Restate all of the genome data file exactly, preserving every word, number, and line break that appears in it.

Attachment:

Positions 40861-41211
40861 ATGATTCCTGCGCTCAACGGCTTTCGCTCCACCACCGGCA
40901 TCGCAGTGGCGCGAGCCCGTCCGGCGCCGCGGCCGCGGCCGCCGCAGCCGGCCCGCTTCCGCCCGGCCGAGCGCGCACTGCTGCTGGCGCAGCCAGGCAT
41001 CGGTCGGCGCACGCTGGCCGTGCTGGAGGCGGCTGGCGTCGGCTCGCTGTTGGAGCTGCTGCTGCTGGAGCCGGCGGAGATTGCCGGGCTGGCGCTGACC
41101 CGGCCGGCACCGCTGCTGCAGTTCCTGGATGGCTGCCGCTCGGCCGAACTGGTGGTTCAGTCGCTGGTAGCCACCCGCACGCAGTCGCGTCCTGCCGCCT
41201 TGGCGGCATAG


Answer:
Positions 40861-41211
40861 ATGATTCCTGCGCTCAACGGCTTTCGCTCCACCACCGGCA
40901 TCGCAGTGGCGCGAGCCCGTCCGGCGCCGCGGCCGCGGCCGCCGCAGCCGGCCCGCTTCCGCCCGGCCGAGCGCGCACTGCTGCTGGCGCAGCCAGGCAT
41001 CGGTCGGCGCACGCTGGCCGTGCTGGAGGCGGCTGGCGTCGGCTCGCTGTTGGAGCTGCTGCTGCTGGAGCCGGCGGAGATTGCCGGGCTGGCGCTGACC
41101 CGGCCGGCACCGCTGCTGCAGTTCCTGGATGGCTGCCGCTCGGCCGAACTGGTGGTTCAGTCGCTGGTAGCCACCCGCACGCAGTCGCGTCCTGCCGCCT
41201 TGGCGGCATAG